76 days. That’s it.
When the Phoenix Suns take the court to open the preseason in Sacramento on October 4, it will have been 76 days since the team played their last game. That game, which took place on July 20, was a Game 6 loss to the Milwaukee Bucks in the NBA Finals.
Plenty has happened in the time since our hearts were crushed on that Tuesday evening.
Devin Booker, alongside new Phoenix Sun JaVale McGee, traveled to Tokyo and earned a gold medal representing the US of A. Book has been to Italy and back, and recently caught, “the ‘vid”.
The NBA Draft came and went without the Suns making a pick, opting to trade for Landry Shamet rather than bringing in a project. We bid “adieu” to Torrey Craig and Jevon Carter. We’ve said “welcome back” to Elfrid Payton as he rejoined the franchise, and we’ve holla’d “welcome aboard” to the additions of Chandler Hutchison and Chasson Randle.
Outside of those additions, this is the same team that was in the Finals a mere 1,824 hours ago.
As the team embarks on a new season, this time loaded with playoff experience and championship aspirations, they will battle more than the team across from them.
They will take on the heightened awareness from those teams relative to who Phoenix is. In other words, they’ll be getting the best shot from their opponents for those teams know that a) the game is most likely on a national feed — as it will happen 34 times (41% of their games) this season — and b) this is an opportunity for them to see were they are as a team against one the best in the NBA. There will be no load management nights against the Suns like we saw plenty of last season.
Many of the players will be facing the greatest expectations of their career and, with the national spotlight upon them, will be challenged in ways they have yet to feel as a pro. While we have faith in the cold-blooded nature that Devin Booker possesses, how will Deandre Ayton respond? Mikal Bridges? Cam Johnson? The young core will be tested mentally and how they respond will determine the record of the team.
All of these tests will occur with the shortest off-season in Suns’ history.
This isn’t a newly asked question. The Miami Heat, who played their first preseason game 68 days after losing to the Lakers in the Orlando Bubble, faced the same question entering last season. So did the Lakers, but they won the ‘chip, so “mission accomplished” as George W. would say.
Miami is the best apples-to-apples comparison to what Phoenix is facing this season. While numerous teams and players have faced shortened off seasons due to deep playoff runs (see: LeBron James’ career), no other team has had to face such a quick turnaround. The 72-day off season (preseason not included) was the quickest in NBA history, a full 55 days faster than the previous shortest offseason (2017, 127 days).
How did Miami fare last season? Well, this is where you hope it isn’t apples-to-apples. The team began sluggishly, winning 6 of their first 18 games. Was this due to fatigue? Or was this a result of injuries and COVID? My guess is the latter. All Star wing Jimmy Butler in just six of those games. When he was back and healthy, the team won 12 of their next 18.
The season progressed and the team continued to deal with injuries and not living up to expectations born in the Bubble.
Players who the fanbase expected to take the next step in their careers, most notably Bam Adebayo and Tyler Herro, did not. Joey Jackson, writer for Overtime Heroics, noted that, “[Herro] was inconsistent and seemed distracted at times,” and, “It seemed that Bam was scared to take over games. He oftentimes wasn’t looking to score, and if he started the game with a couple misses, you could see his confidence leave him.”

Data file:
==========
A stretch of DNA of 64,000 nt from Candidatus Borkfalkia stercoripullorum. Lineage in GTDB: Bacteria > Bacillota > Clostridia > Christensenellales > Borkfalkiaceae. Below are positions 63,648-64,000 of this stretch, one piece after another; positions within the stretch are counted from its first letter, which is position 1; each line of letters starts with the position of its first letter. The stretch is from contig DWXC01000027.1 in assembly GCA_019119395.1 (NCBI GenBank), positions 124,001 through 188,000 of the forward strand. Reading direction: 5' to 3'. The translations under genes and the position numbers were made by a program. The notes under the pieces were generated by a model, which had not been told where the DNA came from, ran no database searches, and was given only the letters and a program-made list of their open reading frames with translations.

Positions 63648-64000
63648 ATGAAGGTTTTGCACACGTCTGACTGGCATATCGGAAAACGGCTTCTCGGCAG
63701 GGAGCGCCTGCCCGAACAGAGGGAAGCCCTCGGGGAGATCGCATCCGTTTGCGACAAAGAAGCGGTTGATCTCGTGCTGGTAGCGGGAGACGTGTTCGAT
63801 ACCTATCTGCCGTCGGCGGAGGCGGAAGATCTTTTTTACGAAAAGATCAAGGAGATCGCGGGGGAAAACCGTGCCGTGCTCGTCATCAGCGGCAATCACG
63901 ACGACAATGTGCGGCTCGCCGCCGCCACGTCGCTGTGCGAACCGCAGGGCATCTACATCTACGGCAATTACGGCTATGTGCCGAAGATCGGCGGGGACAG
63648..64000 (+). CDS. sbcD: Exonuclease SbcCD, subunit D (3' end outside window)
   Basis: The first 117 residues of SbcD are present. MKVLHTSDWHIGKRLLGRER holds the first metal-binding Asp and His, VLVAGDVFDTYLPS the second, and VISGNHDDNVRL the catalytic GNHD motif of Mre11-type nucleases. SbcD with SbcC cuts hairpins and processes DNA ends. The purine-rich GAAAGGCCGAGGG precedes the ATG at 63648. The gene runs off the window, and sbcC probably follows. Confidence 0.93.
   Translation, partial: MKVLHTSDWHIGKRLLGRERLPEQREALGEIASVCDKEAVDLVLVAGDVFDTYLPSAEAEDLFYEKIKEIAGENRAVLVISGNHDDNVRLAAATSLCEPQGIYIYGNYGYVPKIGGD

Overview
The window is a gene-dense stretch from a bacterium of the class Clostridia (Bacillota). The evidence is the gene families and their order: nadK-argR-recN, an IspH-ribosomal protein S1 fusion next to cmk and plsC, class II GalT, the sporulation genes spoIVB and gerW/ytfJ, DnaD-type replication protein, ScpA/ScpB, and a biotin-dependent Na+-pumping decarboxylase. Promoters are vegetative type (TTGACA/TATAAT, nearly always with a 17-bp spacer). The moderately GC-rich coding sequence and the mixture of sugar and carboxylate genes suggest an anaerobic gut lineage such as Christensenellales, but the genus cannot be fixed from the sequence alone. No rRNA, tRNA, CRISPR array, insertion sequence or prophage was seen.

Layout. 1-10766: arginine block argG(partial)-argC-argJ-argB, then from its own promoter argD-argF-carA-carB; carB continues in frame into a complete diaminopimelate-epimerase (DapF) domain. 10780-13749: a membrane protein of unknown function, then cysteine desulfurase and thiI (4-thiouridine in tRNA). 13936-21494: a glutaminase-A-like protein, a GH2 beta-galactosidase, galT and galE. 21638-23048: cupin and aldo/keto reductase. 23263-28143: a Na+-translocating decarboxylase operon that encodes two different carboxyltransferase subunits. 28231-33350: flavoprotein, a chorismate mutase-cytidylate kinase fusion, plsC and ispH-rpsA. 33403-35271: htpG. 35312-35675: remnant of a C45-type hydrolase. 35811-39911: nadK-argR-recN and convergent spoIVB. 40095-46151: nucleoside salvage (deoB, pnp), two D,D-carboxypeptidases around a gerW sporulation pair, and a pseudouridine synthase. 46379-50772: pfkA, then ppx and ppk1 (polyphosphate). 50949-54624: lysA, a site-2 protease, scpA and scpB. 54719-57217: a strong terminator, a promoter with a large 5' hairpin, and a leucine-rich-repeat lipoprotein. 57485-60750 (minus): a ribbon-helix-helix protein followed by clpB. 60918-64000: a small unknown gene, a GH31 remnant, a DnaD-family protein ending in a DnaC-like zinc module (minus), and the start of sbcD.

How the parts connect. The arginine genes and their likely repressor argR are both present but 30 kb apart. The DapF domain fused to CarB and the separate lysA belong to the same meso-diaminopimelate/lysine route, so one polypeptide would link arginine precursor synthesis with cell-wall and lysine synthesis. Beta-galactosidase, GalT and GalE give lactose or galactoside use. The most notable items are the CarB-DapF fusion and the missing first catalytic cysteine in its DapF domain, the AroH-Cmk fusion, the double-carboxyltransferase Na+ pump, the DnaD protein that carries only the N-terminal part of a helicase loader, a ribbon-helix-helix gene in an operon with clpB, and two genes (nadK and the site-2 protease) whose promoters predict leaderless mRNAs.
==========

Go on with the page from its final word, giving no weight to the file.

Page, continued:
The Heat ended their season with a 40-32 overall record and were swept out of the playoffs by the Bucks in the first round.
Pat Riley said, “Our players, our staff, the people that have been here every day, every single day, they’re mentally worn out more so than physically. And I think they just need to rest for a couple of weeks, a month,” at the conclusion of last season.
This is why the question is posed, and will continue to be anytime they are bogged down, as to whether or not the team will be tired entering the 2021-22 campaign. James Jones responded to this on Media Day, stating that quickly getting back to it will allow guys to get back in their rhythm better as opposed to a “longer break”.
Sure, the narrative is the same for both teams. Short off-season. Both roster a leader who is demanding of themselves and their teammates (Jimmy Butler and Chris Paul). Both have a nice mix of young players and veterans. And yes, Jae Crowder was a member of both Finals’ runs. Quick side note: damn Jae. Back-to-back short offseasons?! Ouch.
One primary difference between the Heat and the Suns? Depth.
The depth of the Phoenix Suns should allow them to ramp up accordingly while not sacrificing any effort on the court or wins. James Jones did, at least on paper, a stellar job of filling out the roster with a lineup that can beat you in multiple ways. With multiple players. The “five-by-three” philosophy of having all five positions three-deep can address any fatigue that occurs.
My expectation is they will, at some point, be tired. It is an 82-game season once again. Traveling is a grind, especially mentally. They will be battling heightened opponents and expectations. This season will be a challenge unlike any other for all of the team.
Outside of depth, Phoenix has one of the most important aspects any team can possess, and that is organic chemistry. They can come together and push through adversity because egos are checked at the door. That allows space for accountability, internal motivation, and (hopefully) success.
From the outside looking in, this team doesn’t like each other. They love each other. These few, these band of brothers.
Just don’t be apples to apples with the Heat, Suns.